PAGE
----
Benazir Bhutto’s assassination outside Liaqat Bagh, Rawalpindi, on December 27, 2007, remains a whodunit with striking similarities to President Kennedy’s murder. Both waved to a cheering crowd when they were shot. Kennedy’s murderer, Lee Oswald, was eliminated before the trail could be followed. In Benazir’s case, the murderer, “wearing dark glasses, appeared on the left. He suddenly pulled out a pistol and fired three shots”. He then blew himself up to reach paradise with lightning speed.
Amir Mir’s painstaking effort would be compelling reading if you like cliff-hangers. But the cliff, in this case, is overgrown with shrubbery—whatever suspense there may have been otherwise has been dissipated by the sheer passage of time. And yet you cannot put aside the book simply because the event it dwells on is four years old. Many more shots have rung out since then, including in the killing of Benazir’s close associate, Salman Taseer.
Taseer’s murderer, Mumtaz Qadiri, was rather more brazen than Benazir’s killer. After having pumped Taseer with 24 bullets, he stood by the body, smiling. He believed that what he had done was in pursuit of God’s will. What is even more shattering is the spinelessness of the silent majority.
Maulana Fazlur Rehman of Pakistan’s Jamiat Ulema-i-Islam (JUI) shared a frightening story while he was in Delhi recently as a guest of the Dar-ul-Uloom of Deoband. A young man approached him in Peshawar with an extraordinary request: could the Maulana help him be promoted in the list of suicide bombers because his ailing parents were eager to see him go to paradise while they were still alive!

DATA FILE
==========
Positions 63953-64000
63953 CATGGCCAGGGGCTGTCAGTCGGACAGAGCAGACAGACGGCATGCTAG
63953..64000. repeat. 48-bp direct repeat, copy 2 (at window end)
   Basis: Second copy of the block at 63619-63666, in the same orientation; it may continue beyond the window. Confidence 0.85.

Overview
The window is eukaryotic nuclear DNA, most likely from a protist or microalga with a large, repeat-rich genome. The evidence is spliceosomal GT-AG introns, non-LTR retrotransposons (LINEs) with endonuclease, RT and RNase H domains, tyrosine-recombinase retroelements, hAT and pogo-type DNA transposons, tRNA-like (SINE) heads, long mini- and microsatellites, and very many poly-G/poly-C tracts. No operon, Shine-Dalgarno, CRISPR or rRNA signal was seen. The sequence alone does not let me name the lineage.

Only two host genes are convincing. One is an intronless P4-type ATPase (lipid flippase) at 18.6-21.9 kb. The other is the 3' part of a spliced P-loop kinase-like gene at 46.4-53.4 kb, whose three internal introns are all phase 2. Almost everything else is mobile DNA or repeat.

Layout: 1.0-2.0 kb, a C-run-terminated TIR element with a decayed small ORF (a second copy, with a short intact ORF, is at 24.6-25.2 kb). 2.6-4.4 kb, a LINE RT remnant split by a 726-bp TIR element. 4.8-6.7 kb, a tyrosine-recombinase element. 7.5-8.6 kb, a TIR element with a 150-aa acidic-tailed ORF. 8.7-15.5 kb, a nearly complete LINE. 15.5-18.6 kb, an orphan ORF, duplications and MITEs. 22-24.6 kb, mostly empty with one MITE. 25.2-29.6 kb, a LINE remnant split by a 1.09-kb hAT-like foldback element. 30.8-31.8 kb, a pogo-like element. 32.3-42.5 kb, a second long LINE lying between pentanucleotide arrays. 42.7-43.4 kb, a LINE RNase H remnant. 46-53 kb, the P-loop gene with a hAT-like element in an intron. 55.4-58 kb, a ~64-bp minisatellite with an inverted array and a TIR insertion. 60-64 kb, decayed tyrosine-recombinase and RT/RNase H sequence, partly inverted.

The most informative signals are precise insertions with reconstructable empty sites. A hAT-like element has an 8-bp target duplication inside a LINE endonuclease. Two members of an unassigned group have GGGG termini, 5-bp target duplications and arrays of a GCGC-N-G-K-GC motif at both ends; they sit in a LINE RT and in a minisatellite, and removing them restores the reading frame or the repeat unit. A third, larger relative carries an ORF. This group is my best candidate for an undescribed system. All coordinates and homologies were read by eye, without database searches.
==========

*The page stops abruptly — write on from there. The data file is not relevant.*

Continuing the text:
A passage from Amir Mir’s book corroborates what the JUI leader was describing: “The pieces collected from the crime scene by the Punjab Police included one mutilated head (that of the suspected suicide bomber), both his legs as well as his hands on which he had applied henna”. What is the significance of henna? “The Holy Prophet used to apply it on his beard”, as Mir writes. Henna on the suicide bomber’s hands was a celebrative decoration before the journey to paradise.
Asif Zardari’s present presidentship is the unintended consequence of a deal that Pervez Musharraf, Benazir Bhutto and the Americans had struck after the blowback from the war in Afghanistan, which was beginning to consume Musharraf, George Bush’s reliable ally. The idea was simple: once Benazir became prime minister, popular anger on account of the war would be distributed in three directions: President Musharraf, the army and Benazir herself. It transpires that in high-profile late-night shows in Washington, Benazir had not only promised to fight the war to the end but had also promised to hand over A.Q. Khan to the Americans for interrogation.
Just imagine how this would have registered with the jehadists. Worse, Benazir had clearly misread the mood in Pakistan as her somewhat reckless arrival in Karachi and the attempt on her life demonstrated. As far as Musharraf was concerned, she was simply over-eager. He would have wanted her to return after the 2008 elections. Benazir says as much to the author.
There is a great deal of “inside” information to make this essential reading for those trying to make sense of Pakistan.